D.J. Price of D4 got the idea when looking at the punctured casings of several blown tires about 100 yards away from a mess of nails on the road.

ITD trucks were a logical choice – they are already out on the road.

TIME SAVINGS
The 2017 winner is an innovation to streamline purchases.

Step into the typical ITD shed and you’ll find hundreds of tools, parts, and pieces of equipment. Staying on top of that list can be a logistical nightmare.

So, an ITD team worked on solutions to streamline the process. They created standardized digital forms with some auto-fill fields and drop-down menus to speed up the process. They also found it made sense to open up the approval process. Only orders more than $10,000 need to be approved by a supervisor.

With a new protocol in place and vending machines for supplies getting installed across the state, the solution is on track to save thousands of labor hours.

EMPLOYEE DEVELOPMENT
This year’s winner provides a career-development path for ITD maintenance workers.

Already seeing an influx of new Transportation Techs and anticipating even more in coming years, ITD’s eastern Idaho office developed a “TTO Boot Camp” to get new employees trained on the basic elements of the maintenance program and acclimated to a career at ITD. Having consistent training across each regional foreman area also gave these newcomers a kick start to their development and effectiveness. To ease the on-boarding process, the department also paired a mentor with the new employees.

ITD is providing a higher level of service to employees, and those skills can then be applied to service to the public on roadways.

Those are ITD’s 2017 Best of the Best winners, showcasing how innovative thinking can improve products and services and make the most of taxpayer funds.

District 6 celebrates US-20 improvements with $10,000 for Cystic Fibrosis

The Idaho Transportation Department (ITD) donated $10,000 to the Utah and Idaho Chapter of the Cystic Fibrosis Foundation at a ceremony at the Thornton Interchange in eastern Idaho October 10. The prize money came to ITD when the Thornton project won the America’s Transportation Awards public vote earlier this fall.

Pictured (L to R): Scott, Lina and Kim Robinson present the donation to Cystic Fibrosis Foundation representative Joe Wojciechowski. District Engineer Jason Minzghor (far right) served as event emcee.

Watch the video of the event.

Now 20, Lina Robinson (daughter of D6 Maintenance Foreman Scott Robinson) has suffered with Cystic Fibrosis since birth.

So far, there is no cure for the disease. The Cystic Fibrosis Foundation supports a wide range of research that focuses on the hunt for a cure and improving the quality of life for patients. The disease afflicts roughly 70,000 people worldwide.

“With this donation, we are partnering with the Utah and Idaho Chapter of the Cystic Fibrosis Foundation,” said ITD District 6 Engineer Jason Minzghor. “ITD is pleased to be able to contribute and, in this small way, be of assistance to Lina and others who deal with the genetic disease.”

“The disease is a steady challenge,” Lina said. “I have learned to accept the treatment requirements. A number of medical advances over the years have improved my quality of life. The biggest challenge is trying to fit the treatments into my busy schedule.”
Lina Robinson

The Thornton Interchange on U.S. 20 south of Rexburg opened Nov. 18, 2016, marking completion of all the work needed to make the corridor a safe, modern highway. District 6 has completed 20 years of work along the 34-mile stretch of highway between Idaho Falls and Sugar City, closing 18 at-grade (level) intersections and constructing seven full interchanges.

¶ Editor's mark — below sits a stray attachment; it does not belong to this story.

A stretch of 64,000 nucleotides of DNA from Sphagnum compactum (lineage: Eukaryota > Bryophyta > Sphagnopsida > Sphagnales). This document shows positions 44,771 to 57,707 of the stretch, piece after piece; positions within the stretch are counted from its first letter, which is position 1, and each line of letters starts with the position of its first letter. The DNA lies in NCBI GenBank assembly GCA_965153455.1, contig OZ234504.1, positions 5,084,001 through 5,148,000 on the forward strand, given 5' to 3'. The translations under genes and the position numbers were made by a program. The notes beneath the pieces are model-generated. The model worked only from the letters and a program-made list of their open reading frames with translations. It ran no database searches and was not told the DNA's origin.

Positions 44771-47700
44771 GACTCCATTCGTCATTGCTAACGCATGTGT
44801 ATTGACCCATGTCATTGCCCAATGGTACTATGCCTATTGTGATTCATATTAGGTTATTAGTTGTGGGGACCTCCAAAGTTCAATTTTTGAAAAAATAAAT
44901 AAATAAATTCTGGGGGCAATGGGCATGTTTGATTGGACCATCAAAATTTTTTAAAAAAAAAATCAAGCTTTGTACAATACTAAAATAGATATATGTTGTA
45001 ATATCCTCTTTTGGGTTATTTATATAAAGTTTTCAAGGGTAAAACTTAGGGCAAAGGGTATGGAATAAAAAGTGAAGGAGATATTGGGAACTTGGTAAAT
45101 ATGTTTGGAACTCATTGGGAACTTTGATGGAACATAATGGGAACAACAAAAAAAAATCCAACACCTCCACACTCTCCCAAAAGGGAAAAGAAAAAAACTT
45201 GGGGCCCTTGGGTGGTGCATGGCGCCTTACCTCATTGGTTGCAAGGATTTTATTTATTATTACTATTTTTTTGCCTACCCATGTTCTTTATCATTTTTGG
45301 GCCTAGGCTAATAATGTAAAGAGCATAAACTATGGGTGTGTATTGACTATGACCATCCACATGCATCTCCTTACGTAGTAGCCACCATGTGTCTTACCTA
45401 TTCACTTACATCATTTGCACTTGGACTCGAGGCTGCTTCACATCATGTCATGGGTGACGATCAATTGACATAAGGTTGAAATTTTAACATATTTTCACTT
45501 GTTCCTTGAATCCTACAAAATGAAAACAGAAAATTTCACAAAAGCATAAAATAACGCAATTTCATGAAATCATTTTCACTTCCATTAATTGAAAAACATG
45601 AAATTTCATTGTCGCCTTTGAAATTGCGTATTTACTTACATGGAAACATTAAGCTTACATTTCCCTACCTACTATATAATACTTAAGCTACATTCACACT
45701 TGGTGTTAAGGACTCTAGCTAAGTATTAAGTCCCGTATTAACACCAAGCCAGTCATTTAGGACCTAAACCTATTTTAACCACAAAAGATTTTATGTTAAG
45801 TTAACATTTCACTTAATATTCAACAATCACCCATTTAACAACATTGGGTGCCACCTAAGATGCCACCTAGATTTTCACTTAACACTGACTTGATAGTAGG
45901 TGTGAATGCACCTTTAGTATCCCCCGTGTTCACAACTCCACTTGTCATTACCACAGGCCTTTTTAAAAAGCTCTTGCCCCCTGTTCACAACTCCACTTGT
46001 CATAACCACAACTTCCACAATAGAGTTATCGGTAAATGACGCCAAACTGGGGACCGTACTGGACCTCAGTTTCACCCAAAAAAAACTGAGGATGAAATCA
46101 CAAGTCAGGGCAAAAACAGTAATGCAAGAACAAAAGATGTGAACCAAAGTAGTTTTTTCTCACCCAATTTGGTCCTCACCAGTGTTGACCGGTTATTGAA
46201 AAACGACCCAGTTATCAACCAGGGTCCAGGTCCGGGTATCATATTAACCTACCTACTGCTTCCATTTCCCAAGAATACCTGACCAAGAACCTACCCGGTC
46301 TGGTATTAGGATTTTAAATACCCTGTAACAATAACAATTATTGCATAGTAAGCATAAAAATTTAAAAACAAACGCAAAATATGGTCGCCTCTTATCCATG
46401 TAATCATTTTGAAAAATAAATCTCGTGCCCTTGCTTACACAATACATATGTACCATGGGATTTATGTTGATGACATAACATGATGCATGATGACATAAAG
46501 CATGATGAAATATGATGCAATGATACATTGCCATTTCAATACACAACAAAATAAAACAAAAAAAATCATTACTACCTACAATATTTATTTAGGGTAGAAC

Despite traffic volumes more than doubling while the new interchanges were being built, the safety improvements decreased serious-injury crashes by 75% and reduced fatalities to less than one per year. Improvements furthered ITD’s mission of safety, mobility and economic opportunity for the traveling public, saving lives and reducing property damage.

Innovation in design and the safety that resulted from construction of the new interchange has been widely recognized, with the project winning three prestigious awards:

1. President’s Transportation Award for Highway Traffic Safety – American Association of State Highway and Transportation Officials (AASHTO).

2. “People’s Choice” Award – America’s Transportation Awards.

3. Best Use of Technology and Innovation – Western Association of State Highway and Transportation Officials (WASHTO).

Idaho Transportation Department refinances GARVEE to save $13.1 million for taxpayers

BOISE – The Idaho Transportation Department (ITD) will save approximately $13.1 million in interest costs on GARVEE highway bonds. ITD worked with the Idaho Housing and Finance Association to refinance $101 million of debt by reducing interest rates from 4.5% to 2.3% on those bonds.

This is the second refinancing of GARVEE bonds completed by ITD and IHFA as part of the continuing management of this program. The first, in 2015, resulted in $12.7 million in savings.

“Through GARVEE, we are investing wisely by spending the money now to solve the transportation problems of tomorrow. We are paying less than the anticipated cost of inflation for the same construction work in years to come,” said ITD Director Brian Ness. “The GARVEE program on the whole is another example of ITD being as efficient as possible by saving money, stretching resources, and reinvesting savings back into the maintenance of our roads and bridges.”

GARVEE bonds allow ITD to finance much-needed road and bridgework, with the promise to pay back the borrowed capital during the next 18 years.

“ITD continues to look for opportunities to take advantage of favorable market conditions and ensure that we are managing our finances wisely for the taxpayers of Idaho,” said department Chief Administrative Officer Charlene McArthur. “We apply those savings back to maintenance and improvement of our roads and bridges.”